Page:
Train Station Noodles

Chris Kirkland

Westerners who have eaten at one of the many noodle eateries throughout Japan will no doubt be familiar with the local custom of noisy slurping. I personally love this little gem of cultural difference, it’s always fascinating to see a custom that in one country is perfectly normal and acceptable and in another is borderline obscene. Anyway whether or not you are particularly bothered by noisy noodle slurping, you will no doubt find yourself hankering after some Soba, Udon or Ramen noodles at some point and so I’d like to bring your cheapo attention to a reliable source of soupy noodle delight.

While train stations aren’t exactly the most peaceful and relaxing environment, they are a fairly reliable source of reasonably good and of course cheap Soba, Udon and Ramen outlets, as well as other inner-station eateries. You’re probably not going to find yourself saying to your friends, “Hey lets have dinner tonight at that stading soba place at the JR station in Ikebukuro”, but you will invariably find yourself passing through train stations on a regular basis, so it’s worth a look in for sure.

Prices range from the ridiculously cheap, like Donbei in Shibuya station at 200yen (which admittedly is actually pot noodle) to cheap, where you’ll struggle to pay more than 500yen for a more old school soba/udon eatery as pictured above.

Visiting Tokyo soon? Don’t leave without downloading our ebook!
33% off coupon code: GK3SSSL5.

Whilst Soba, Udon and Ramen eateries are ubiquitous throughout Tokyo and Japan, the train station have got to be one of the reliably cheapest options. It’s worth noting that some (non train station) Soba eateries can be somewhat classy and while still relatively cheap for a quality dining experience (up to 2000yen) are beyond the everyday eating cheapo budget.

Menu Tips

One draw back for non Japanese cheapo is that these delightful eateries may not have an english menu, so here’s a few common Soba and Udon dishes:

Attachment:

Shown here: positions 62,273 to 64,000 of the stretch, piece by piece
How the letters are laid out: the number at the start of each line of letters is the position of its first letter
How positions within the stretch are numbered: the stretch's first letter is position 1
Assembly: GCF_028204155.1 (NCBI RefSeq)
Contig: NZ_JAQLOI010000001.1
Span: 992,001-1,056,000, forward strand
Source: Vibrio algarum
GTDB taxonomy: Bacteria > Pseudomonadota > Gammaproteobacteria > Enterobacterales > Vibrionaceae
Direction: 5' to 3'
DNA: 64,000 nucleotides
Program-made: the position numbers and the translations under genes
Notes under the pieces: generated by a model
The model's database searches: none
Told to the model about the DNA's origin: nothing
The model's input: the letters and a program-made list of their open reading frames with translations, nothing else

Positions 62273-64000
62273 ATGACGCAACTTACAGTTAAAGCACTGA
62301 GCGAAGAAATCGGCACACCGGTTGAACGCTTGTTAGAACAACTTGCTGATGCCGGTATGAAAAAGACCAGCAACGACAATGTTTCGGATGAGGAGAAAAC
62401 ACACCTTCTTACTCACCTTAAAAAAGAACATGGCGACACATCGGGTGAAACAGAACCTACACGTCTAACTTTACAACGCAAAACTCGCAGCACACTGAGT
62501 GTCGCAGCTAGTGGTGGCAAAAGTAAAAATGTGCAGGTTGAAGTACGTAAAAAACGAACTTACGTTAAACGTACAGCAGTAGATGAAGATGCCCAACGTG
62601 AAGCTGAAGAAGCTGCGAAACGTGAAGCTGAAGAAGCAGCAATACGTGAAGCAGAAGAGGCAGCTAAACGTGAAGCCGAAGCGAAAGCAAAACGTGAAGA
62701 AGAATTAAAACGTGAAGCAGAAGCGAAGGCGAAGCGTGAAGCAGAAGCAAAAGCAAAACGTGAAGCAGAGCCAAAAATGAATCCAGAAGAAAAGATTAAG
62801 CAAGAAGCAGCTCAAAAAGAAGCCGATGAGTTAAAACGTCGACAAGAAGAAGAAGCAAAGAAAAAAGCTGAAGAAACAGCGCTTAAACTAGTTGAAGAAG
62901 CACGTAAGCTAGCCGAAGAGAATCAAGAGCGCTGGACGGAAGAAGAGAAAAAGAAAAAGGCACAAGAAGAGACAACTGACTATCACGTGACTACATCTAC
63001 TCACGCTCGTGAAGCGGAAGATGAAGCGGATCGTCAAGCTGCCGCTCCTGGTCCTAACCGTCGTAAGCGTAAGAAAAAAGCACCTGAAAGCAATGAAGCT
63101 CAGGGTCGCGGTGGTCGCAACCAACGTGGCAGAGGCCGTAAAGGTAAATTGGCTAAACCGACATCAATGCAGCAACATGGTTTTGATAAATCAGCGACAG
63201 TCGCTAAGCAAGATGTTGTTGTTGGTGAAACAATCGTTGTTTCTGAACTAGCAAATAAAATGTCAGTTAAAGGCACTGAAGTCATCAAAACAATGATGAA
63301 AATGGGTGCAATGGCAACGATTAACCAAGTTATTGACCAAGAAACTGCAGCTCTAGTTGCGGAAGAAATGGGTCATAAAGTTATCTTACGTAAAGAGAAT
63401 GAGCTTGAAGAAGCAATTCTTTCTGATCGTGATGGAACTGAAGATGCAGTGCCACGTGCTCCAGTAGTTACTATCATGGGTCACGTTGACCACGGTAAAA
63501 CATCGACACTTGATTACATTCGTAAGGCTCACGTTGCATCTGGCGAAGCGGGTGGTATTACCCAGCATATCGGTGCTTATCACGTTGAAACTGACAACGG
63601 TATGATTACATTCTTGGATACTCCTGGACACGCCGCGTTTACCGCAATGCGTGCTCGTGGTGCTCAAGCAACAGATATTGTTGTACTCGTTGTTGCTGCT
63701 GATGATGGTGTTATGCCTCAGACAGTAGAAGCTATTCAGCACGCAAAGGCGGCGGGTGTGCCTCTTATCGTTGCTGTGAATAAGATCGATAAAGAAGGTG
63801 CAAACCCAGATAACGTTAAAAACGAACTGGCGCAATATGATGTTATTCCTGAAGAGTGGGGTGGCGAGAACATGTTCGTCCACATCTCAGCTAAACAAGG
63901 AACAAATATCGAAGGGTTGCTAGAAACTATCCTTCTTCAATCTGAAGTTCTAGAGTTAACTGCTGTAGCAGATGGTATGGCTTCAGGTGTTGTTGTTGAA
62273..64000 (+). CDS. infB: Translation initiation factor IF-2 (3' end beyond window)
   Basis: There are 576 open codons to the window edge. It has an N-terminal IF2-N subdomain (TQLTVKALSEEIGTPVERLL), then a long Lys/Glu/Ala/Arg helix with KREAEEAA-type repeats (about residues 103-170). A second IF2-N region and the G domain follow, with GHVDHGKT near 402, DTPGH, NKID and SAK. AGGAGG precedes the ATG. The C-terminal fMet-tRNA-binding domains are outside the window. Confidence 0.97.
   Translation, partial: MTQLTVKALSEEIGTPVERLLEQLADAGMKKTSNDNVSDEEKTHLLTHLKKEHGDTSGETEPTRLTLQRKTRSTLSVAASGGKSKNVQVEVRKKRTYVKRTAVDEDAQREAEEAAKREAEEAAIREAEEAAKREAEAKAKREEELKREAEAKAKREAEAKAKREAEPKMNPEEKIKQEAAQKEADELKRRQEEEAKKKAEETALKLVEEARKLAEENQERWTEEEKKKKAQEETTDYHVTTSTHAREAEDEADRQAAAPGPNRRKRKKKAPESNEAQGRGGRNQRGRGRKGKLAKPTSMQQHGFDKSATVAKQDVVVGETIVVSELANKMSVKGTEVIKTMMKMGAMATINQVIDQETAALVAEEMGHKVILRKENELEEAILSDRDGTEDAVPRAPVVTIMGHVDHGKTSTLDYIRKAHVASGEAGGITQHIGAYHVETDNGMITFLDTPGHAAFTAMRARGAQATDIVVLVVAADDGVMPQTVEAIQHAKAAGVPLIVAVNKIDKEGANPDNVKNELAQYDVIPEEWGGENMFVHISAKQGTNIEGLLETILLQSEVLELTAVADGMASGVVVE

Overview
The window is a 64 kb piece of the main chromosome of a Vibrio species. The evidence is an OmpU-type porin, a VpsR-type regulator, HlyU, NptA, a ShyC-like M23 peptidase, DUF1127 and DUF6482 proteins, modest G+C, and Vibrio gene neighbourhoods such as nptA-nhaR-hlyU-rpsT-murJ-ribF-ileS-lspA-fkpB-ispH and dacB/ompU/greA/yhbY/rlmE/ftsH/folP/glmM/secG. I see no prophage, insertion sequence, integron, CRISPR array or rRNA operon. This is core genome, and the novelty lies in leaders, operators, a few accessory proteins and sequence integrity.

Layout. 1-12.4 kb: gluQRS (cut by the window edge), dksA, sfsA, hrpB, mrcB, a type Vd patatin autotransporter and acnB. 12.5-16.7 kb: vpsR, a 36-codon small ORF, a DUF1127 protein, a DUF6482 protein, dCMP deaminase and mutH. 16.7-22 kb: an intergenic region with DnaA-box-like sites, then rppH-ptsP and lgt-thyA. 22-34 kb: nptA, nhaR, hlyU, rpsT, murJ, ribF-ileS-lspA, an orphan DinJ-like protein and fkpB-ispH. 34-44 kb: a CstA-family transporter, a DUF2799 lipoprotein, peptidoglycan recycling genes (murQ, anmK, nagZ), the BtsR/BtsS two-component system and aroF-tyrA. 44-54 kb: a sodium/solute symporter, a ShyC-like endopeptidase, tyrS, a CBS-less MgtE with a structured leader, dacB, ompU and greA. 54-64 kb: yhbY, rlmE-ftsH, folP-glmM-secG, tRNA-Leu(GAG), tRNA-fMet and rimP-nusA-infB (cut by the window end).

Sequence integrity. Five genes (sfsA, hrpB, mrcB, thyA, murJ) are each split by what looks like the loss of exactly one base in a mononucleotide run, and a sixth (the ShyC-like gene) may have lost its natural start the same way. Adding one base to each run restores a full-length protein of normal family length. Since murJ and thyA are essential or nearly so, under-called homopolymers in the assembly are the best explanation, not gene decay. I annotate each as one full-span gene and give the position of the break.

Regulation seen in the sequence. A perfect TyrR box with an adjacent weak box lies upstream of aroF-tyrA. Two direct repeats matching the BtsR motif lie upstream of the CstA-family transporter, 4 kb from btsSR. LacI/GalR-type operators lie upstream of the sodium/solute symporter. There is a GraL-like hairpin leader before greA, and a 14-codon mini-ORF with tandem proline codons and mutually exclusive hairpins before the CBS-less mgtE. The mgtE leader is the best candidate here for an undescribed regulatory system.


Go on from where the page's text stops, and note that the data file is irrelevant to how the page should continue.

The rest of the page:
Love slurping soba noodles so much you want to make them yourself? Learn the traditional Japanese art of making buckwheat noodles with an experienced soba click here for details
Promoted

Kitsune きつね (“fox soba”): Topped with fried Soba
Tsukimi つきみ or 月見 (“moon-viewing soba”): Topped with raw egg
Sansai さんさい or 山菜 (“mountain vegetables soba”): Topped with or wild vegetables such as warabi, zenmai and takenoko
Tenpura てんぷら or 天ぷら: Topped with tempura, usually one or two prawns
Tororo とろろ: Topped with tororo, the puree of yamaimo (a potato-like vegetable with a mucilaginous texture)

The wikipedia Soba article has a more exhaustive list.

At Soba/Udon eateries the dishes are usually all available as either Soba or Udon.

Vegetarian note – Soba/Udon broth is usually fish based and Ramen usually pork based.



Happy Slurping!

Station Soba
Photo by Kevin Jaako used under CC

Watch this next

New Video: A Beginner's Guide to Akihabara

Ready to experience Japan's Otaku ground zero? Anime, gaming, maid cafes, get your bearings amongst the weird and wonderful.




Get our Tokyo Cheapo Hacks direct to your inbox






5 Responses to “Train Station Noodles”

  1. Guest

    Like Chef kitty!   -D

  2. Guest

    Like Chef kitty!   -D

  3. farkennel

    I have a big appetite(average size bloke but afflicted with extreme gluttony)and would like to know about cheapo feeds in Tokyo where the emphasis is on quantity rather than quality….can you help a poor aussie out? I`ll be in Tokyo in September,so I`ll assume the prices will be a bit more.


Questions or comments about this article? Start a thread on our community forum